Cornus alba ‘Kesselringii’
CORNACEAE, The Dogwood family
Also called Tartarian dogwood
It’s been a while since I’ve seen something so new and wonderful at the garden center. My first thought when I saw the nearly black stems was ‘Arrangements!’. My next thought, ‘Must have it!’ was followed by the increasingly frequent ‘And where will I put it?’
The gorgeous, straight, nearly glossy stems will be dramatic in arrangements. In the landscape, it’s a good wildlife plant with white flowers and white berries, and is supposed to have beautiful purple-burgundy fall color too. I found a place for it near the English walnut where a tough but showy focal point was needed. There will be a variety of unusual bulbs around it, a dark-leaved cape fuchsia and purple acaena as a ground cover.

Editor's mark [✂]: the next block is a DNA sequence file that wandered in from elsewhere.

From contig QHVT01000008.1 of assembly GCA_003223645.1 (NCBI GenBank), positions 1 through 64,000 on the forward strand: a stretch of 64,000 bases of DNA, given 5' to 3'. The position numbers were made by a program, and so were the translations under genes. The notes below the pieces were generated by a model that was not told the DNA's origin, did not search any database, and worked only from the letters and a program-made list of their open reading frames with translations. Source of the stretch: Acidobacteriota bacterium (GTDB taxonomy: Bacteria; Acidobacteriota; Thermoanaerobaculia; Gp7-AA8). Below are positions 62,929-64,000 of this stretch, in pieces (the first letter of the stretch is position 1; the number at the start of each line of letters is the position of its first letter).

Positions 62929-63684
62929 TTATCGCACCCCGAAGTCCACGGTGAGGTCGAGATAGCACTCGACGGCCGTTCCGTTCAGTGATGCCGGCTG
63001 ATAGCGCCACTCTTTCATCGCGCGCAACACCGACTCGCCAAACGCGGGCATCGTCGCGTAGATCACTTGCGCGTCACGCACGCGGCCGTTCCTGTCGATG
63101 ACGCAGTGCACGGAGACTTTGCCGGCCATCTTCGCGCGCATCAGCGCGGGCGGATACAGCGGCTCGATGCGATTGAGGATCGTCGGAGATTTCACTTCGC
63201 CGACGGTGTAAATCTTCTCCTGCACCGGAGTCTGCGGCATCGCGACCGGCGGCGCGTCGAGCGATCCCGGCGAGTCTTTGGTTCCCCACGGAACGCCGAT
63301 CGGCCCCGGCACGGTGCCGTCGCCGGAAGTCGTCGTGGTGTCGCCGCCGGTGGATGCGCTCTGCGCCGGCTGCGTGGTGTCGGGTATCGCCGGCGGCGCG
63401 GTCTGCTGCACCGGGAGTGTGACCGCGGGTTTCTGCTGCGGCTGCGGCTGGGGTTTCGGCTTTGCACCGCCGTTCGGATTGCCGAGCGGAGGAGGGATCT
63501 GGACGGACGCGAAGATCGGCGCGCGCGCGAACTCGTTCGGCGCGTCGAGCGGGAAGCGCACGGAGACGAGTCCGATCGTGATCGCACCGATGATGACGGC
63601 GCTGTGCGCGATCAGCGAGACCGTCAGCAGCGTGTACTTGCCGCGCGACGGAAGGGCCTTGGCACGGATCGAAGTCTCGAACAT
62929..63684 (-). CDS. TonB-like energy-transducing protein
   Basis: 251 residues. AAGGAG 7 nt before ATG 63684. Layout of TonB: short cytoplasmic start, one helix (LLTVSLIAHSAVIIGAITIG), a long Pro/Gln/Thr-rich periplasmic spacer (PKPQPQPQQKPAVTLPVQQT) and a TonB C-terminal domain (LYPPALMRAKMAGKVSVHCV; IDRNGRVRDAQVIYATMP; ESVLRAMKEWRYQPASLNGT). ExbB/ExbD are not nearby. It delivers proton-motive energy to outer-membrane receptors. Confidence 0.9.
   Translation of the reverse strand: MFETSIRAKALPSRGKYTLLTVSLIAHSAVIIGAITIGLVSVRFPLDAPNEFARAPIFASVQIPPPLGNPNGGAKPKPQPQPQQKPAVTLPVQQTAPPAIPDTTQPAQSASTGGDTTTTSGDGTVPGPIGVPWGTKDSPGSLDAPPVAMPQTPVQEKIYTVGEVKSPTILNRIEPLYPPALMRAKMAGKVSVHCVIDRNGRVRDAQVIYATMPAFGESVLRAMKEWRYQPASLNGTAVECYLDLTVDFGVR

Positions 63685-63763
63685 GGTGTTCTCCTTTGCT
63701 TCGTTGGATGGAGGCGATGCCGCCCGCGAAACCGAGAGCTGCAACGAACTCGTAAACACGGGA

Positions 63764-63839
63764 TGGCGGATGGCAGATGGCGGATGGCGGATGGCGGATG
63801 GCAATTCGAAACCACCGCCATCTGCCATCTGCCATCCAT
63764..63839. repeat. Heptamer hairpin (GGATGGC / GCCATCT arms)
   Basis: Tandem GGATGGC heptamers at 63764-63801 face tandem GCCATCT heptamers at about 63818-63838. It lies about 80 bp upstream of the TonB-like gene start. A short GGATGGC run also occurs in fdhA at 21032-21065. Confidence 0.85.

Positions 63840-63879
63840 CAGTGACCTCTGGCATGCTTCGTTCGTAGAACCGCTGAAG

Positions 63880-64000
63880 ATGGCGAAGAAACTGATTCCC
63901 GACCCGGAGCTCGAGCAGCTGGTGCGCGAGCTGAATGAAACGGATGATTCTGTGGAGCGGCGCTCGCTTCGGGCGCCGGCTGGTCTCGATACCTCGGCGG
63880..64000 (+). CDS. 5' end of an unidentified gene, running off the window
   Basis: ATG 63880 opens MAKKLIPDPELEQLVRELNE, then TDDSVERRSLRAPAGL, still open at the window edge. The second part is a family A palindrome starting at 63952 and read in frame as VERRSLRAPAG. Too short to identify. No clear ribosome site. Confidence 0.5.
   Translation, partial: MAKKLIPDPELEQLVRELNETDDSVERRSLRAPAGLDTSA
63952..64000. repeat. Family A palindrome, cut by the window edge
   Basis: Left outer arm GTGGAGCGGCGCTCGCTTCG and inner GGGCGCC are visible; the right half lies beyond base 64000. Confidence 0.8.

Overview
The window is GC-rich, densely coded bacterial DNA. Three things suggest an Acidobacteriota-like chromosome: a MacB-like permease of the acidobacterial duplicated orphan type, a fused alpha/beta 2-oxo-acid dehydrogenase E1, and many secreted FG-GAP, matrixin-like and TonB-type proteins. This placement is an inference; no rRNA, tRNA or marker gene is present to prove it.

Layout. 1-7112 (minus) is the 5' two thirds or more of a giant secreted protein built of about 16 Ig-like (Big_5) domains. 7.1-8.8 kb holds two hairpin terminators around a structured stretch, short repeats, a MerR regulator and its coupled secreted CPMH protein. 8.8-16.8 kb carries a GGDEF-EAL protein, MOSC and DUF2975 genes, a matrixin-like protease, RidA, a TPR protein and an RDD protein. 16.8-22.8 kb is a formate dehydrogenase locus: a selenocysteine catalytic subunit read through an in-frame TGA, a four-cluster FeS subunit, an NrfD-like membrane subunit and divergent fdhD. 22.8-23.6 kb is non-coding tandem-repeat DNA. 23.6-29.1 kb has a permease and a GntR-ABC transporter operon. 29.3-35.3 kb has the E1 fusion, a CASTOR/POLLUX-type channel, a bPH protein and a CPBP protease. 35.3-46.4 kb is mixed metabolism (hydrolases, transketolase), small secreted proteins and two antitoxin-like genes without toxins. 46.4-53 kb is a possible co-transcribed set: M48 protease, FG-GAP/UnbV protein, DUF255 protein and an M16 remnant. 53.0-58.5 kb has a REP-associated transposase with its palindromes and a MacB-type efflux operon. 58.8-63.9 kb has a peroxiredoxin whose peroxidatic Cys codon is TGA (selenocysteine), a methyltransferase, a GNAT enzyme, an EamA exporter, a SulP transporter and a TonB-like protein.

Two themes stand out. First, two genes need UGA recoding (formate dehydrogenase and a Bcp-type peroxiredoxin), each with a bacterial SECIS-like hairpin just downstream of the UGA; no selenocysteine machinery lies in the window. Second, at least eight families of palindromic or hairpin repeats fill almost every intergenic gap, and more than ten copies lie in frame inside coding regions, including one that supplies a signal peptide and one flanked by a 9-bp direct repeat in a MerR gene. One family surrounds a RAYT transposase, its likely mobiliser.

The species name ‘alba’ refers to the white fruit.
Functions: Bird, bee, butterfly food – nectar and berries. Cut twigs for arrangements. Basketry.
Landscape uses: Great in rain gardens, mixed hedge borders, mass plantings.
Size: 6′ x 6′ or a bit bigger
Needs:Grow like red twigged dogwood, in average to seasonally moist soil. To keep good color on the stems and maintain a neat form, prune to a natural shape by removing 1/4 of the stems at the ground each year in early spring.
Zones: 3 to 9